EAGER:Large-Scale Behavior and Collective Effects in Concentrated Bacterial Suspensions in Mucus

Project: Research project

Project Details


Motility and self-organization of active self-propelled particles in anisotropic and viscoelastic media is an active area of interdisciplinary research. Understanding the interaction between bacteria and mucus is key to developing better ways to fight the pathogen invasion at mucosal surfaces. Bacteria-mucus interaction is important to a general class of complex fluids exhibiting viscoelastic behavior and long memory effects, both biological and synthetic. By a combination of experiments and theoretical modeling the PIs will explore a fundamentally new area of bacteria-mucus interaction: what is the role of collective effects appearing at higher bacterial concentrations and how the viscoelasticity and memory of the suspending medium control the emerging collective patterns. The research will stimulate the transformative changes in experimental techniques and predictive mathematical tools for bacteria-mucus interaction and, more generally, microswimmers in complex biological fluids. The work is expected to trigger transformative understanding of how the bacteria and other motile microorganisms swim in complex biological fluids. It has multiple implications for the prevention of many bacteria-born illnesses, treatment of infertility, and developing better ways to fight the pathogen invasion at mucosal surfaces. The open-source computational algorithms will be made available to the broad scientific and engineering communities and can be run on a GPU-enabled desktop computer. Through this research the PIs will provide interdisciplinary training and education of students and postdocs who will learn theoretical techniques in applied mathematics and computational physics, as well as experimental techniques employed in biological physics and engineering. Undergraduate students from underrepresented groups will be hosted and public outreach programs will be initiated.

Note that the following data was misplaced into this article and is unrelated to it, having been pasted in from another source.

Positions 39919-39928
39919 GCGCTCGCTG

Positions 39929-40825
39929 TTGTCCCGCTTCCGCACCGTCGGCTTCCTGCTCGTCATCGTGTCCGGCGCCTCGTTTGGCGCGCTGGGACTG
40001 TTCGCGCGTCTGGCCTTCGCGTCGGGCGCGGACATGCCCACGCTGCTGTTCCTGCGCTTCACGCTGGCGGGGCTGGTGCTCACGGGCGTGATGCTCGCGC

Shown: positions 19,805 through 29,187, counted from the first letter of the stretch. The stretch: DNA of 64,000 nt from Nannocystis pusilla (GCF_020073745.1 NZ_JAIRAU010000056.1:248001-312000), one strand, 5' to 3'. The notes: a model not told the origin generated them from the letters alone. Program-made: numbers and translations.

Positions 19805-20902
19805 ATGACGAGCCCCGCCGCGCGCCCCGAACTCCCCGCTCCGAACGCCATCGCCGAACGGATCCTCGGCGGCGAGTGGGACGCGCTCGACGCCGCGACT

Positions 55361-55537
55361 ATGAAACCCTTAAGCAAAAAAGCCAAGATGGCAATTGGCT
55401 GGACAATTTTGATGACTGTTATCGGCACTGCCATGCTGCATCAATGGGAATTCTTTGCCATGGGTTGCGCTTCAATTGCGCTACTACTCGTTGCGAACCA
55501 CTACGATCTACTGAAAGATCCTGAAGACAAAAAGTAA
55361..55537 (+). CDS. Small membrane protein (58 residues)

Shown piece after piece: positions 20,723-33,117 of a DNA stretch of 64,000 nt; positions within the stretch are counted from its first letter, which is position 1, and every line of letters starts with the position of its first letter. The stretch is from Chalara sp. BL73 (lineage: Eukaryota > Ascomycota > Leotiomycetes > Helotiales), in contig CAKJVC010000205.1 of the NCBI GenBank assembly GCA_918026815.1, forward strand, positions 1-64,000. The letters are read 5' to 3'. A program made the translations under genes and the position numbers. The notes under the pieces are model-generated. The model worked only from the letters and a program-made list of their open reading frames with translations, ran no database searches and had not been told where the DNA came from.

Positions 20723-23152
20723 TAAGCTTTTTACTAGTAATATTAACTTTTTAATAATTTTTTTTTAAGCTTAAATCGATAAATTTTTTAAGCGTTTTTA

Mucus is a viscoelastic gel coating the surfaces of cells and tissues in animal organ tracts exposed to the external environment. It serves as frontline protection against invasion and colonization of tissues by pathogens such as bacteria and viruses. In this project the PIs will significantly expand and deepen our knowledge of the emergence of large-scale behavior and collective effects in concentrated bacterial suspensions in mucus. The PIs will explore how mucus viscoelasticity, anisotropy, and long-term memory affect the properties of collective behavior and its response to imposed shear flow. To further advance the understanding, they will extend the computational model of active liquid crystals to the case of the anisotropic viscoelastic nematogenic medium with memory. This synergy of experimental and theoretical approaches will advance understanding of out-of-equilibrium collective behavior.

This award reflects NSF's statutory mission and has been deemed worthy of support through evaluation using the Foundation's intellectual merit and broader impacts review criteria.

Effective start/end date9/1/218/31/23


  • National Science Foundation: $300,000.00


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